Poems

Four Poems from the Pacific

I remember once placing my mind on a big rock in the sea
where waves moved in to surround as if they could drag
that boulder back out to it’s origins. The water pushed
and pulled slowly; cajoling. Then it summoned a force of impact,
bounding high, wrapping arms around with nets of frothy veil.
It made me think of women in Sicily who for half a century
wore black in regard for husbands killed in the war,
sitting in straighback chairs, together tying white threads
to lace with funny bobbins; flowers to cover a wedding bed.

 

 

 

Twenty crows assemble at the edge of the continent
this morning in a near fog; they take advantage of a slight
salt wind, launching into nothing. I was awake at five
and so I rolled my clothes into three bright pistons
and positioned them perpendicularly in my bag. And then
walked out. The cliffs shine a light of neon brown
with alizarin pink and the iris cling and nestle to hills,
opening flat when they bump against the bottom line of sky.
The feeling is one of living, standing (if I have to talk
in words) on an Earth surprisingly free of walls.

 

 

 

Everything eventually must yield out here; even the trees
have migrated inland unless they are hiding under the bunchgrass.
I mean hiding from the sea wind, unstoppable: never stopping.
Even the lifeboat is cocooned away and wary, and the wild oats
have already seeded out in May at just four inches tall.
It’s as if a woman is writing a paragraph and pleased at the speed
of her thoughts and way words stacks and pin in place
(how quickly a single paragraph forms!) but then she turns to create
the next, glances at the clock and sees already the day has passed.

 

 

 

When I say beauty what I mean is the world: the pewter
macadam road and the tiny hiker on the horizon in a red jacket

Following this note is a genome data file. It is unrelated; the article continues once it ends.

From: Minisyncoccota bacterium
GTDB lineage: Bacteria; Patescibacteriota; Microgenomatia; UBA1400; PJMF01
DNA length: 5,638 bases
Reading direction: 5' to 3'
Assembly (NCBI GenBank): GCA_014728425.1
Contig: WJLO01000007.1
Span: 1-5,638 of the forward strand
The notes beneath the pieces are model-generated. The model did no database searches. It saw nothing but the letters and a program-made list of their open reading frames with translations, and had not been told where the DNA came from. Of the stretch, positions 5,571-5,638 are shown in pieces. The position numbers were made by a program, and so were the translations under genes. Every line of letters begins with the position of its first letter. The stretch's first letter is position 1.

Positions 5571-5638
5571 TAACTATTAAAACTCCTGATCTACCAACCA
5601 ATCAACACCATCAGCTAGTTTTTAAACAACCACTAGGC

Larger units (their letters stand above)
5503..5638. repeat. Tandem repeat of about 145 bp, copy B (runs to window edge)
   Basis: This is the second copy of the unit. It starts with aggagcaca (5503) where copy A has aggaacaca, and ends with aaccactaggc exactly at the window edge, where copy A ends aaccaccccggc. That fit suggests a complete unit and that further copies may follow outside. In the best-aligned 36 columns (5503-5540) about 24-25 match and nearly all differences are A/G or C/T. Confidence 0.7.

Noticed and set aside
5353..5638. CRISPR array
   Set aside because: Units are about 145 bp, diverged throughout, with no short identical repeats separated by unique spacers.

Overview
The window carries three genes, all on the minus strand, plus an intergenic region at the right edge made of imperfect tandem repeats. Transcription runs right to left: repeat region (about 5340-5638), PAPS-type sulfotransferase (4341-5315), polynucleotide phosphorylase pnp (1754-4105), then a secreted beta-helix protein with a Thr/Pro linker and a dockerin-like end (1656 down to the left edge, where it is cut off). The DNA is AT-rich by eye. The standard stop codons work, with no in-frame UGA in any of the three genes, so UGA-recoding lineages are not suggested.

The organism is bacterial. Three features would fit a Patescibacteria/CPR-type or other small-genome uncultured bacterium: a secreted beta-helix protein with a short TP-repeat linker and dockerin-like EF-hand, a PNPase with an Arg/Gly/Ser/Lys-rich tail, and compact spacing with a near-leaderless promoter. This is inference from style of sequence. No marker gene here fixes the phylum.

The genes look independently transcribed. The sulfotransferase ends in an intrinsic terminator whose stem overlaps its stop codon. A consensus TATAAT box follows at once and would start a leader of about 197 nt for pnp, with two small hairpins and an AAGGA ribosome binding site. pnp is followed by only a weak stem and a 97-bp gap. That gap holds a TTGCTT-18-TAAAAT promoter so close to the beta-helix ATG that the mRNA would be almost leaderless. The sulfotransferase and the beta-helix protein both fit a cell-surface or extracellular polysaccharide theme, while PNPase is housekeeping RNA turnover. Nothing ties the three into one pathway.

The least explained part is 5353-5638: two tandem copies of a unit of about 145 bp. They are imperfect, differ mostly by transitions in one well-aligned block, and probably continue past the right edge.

walking above the steel plate of water, beside
that poor vulnerable, timid, uncertain hillside where
the soil just barely holds on. Personifying place to do what?
Consider myself. When I say beauty, I mean I don’t find here
too much want. There is a constant assessment of materials,
like when the deer move softly away, and the hawk stands
on the road of sky, holding place with the tremor of feather.
I need these wild occasions. And I think I will live
in town for another twenty years.

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Guitarist Bill Horvitz left us, way too soon.  Husband for nearly half my life, friend and creative partner,  loving father of our son. Here’s a sound file for Bill.

NED SAYS   (from In the Middle of the Night of the Road of My Life I Found Myself in a Tangled Woods Patti Trimble and Peter Whitehead: out of round records 2014)

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Margine di un Altrove, (publication available here) centered on the ancient Greek women protagonists Electra, Alcestis, and Phaedra, in conjunction with 2016 INDA performances in Siracusa’s (Sicily) Ancient Theater, poetry by American poet Patti Trimble and Greek National Poet Titos Patrikios, writing from FILDIS and University Women of Europe, edited by Elena Flavia Castagnino Berlingheri and Katerina Papatheu.